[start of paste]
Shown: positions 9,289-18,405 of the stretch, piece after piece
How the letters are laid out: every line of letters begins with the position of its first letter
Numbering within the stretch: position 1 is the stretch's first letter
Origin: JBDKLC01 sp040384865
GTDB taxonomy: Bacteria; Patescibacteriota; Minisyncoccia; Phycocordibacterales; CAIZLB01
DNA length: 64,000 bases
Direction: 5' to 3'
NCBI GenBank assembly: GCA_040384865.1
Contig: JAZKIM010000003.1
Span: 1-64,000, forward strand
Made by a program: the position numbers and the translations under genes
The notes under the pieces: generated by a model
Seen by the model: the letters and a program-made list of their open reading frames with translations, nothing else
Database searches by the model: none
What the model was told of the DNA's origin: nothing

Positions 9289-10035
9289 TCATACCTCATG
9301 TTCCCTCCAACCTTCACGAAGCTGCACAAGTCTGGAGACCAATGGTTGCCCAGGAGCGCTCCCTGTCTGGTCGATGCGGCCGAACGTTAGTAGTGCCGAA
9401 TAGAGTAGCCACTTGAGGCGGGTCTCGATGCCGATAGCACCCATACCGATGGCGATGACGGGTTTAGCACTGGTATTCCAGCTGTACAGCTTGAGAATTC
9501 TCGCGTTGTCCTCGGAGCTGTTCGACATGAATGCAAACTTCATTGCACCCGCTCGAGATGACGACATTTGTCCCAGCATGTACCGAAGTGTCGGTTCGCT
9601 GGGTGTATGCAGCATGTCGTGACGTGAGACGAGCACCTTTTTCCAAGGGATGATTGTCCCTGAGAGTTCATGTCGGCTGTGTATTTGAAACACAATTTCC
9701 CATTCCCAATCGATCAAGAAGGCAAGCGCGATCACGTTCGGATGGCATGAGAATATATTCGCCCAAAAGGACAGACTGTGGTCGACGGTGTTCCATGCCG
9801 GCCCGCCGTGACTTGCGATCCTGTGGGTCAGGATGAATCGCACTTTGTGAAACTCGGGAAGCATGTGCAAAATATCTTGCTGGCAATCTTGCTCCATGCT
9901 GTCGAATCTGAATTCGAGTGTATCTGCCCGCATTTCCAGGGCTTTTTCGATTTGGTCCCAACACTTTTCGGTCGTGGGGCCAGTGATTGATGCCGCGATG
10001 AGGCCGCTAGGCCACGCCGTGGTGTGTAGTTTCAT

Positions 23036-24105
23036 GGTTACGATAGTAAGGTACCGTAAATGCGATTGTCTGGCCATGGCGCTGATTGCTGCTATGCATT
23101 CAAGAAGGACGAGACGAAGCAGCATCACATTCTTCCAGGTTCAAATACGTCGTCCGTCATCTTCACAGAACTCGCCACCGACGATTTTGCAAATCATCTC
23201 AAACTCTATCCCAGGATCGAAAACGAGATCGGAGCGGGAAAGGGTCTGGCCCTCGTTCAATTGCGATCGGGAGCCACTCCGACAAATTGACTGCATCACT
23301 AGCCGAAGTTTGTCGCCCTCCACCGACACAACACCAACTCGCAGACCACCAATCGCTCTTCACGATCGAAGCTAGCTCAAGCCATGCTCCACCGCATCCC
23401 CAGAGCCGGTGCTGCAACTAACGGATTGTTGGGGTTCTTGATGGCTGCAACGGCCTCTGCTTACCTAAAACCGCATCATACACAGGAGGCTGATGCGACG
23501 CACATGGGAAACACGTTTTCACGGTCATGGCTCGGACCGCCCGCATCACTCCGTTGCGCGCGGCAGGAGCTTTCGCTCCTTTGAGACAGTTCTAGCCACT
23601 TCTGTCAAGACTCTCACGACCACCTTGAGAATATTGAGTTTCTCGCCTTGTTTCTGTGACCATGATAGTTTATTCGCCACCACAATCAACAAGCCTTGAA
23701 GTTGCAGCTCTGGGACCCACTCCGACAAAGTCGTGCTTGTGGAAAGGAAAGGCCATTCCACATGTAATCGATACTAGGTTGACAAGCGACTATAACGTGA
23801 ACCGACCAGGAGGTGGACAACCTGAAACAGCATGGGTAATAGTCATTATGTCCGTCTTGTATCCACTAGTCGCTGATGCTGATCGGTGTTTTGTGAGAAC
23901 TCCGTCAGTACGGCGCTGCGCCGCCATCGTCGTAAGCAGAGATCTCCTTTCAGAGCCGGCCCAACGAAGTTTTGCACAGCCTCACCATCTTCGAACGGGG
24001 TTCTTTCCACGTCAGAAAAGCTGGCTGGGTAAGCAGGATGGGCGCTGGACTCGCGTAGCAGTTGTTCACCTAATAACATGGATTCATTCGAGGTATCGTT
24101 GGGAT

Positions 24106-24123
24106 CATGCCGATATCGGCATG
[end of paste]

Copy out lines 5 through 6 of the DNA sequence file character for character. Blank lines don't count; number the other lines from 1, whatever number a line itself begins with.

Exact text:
GTDB taxonomy: Bacteria; Patescibacteriota; Minisyncoccia; Phycocordibacterales; CAIZLB01
DNA length: 64,000 bases